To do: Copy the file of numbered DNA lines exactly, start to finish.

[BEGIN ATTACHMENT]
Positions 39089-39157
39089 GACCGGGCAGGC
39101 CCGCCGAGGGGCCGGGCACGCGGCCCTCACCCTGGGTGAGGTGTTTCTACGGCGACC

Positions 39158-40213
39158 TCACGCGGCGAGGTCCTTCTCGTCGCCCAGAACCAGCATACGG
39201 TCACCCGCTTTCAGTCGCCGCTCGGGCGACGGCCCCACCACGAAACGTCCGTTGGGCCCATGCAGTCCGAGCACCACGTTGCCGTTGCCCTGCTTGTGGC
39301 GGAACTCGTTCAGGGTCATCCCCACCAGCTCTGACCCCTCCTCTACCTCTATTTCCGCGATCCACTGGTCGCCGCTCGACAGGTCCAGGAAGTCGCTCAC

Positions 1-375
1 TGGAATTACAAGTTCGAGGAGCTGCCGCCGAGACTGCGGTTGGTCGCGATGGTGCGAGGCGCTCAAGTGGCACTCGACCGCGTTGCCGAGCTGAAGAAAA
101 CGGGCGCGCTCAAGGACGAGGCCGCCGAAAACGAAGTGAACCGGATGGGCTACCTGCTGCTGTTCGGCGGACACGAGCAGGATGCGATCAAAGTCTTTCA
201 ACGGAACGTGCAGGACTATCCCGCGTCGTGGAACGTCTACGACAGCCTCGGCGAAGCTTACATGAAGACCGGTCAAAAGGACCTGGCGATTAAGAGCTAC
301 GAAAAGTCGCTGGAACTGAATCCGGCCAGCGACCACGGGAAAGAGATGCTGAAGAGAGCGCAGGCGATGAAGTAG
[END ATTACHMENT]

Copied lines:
Positions 39089-39157
39089 GACCGGGCAGGC
39101 CCGCCGAGGGGCCGGGCACGCGGCCCTCACCCTGGGTGAGGTGTTTCTACGGCGACC

Positions 39158-40213
39158 TCACGCGGCGAGGTCCTTCTCGTCGCCCAGAACCAGCATACGG
39201 TCACCCGCTTTCAGTCGCCGCTCGGGCGACGGCCCCACCACGAAACGTCCGTTGGGCCCATGCAGTCCGAGCACCACGTTGCCGTTGCCCTGCTTGTGGC
39301 GGAACTCGTTCAGGGTCATCCCCACCAGCTCTGACCCCTCCTCTACCTCTATTTCCGCGATCCACTGGTCGCCGCTCGACAGGTCCAGGAAGTCGCTCAC

Positions 1-375
1 TGGAATTACAAGTTCGAGGAGCTGCCGCCGAGACTGCGGTTGGTCGCGATGGTGCGAGGCGCTCAAGTGGCACTCGACCGCGTTGCCGAGCTGAAGAAAA
101 CGGGCGCGCTCAAGGACGAGGCCGCCGAAAACGAAGTGAACCGGATGGGCTACCTGCTGCTGTTCGGCGGACACGAGCAGGATGCGATCAAAGTCTTTCA
201 ACGGAACGTGCAGGACTATCCCGCGTCGTGGAACGTCTACGACAGCCTCGGCGAAGCTTACATGAAGACCGGTCAAAAGGACCTGGCGATTAAGAGCTAC
301 GAAAAGTCGCTGGAACTGAATCCGGCCAGCGACCACGGGAAAGAGATGCTGAAGAGAGCGCAGGCGATGAAGTAG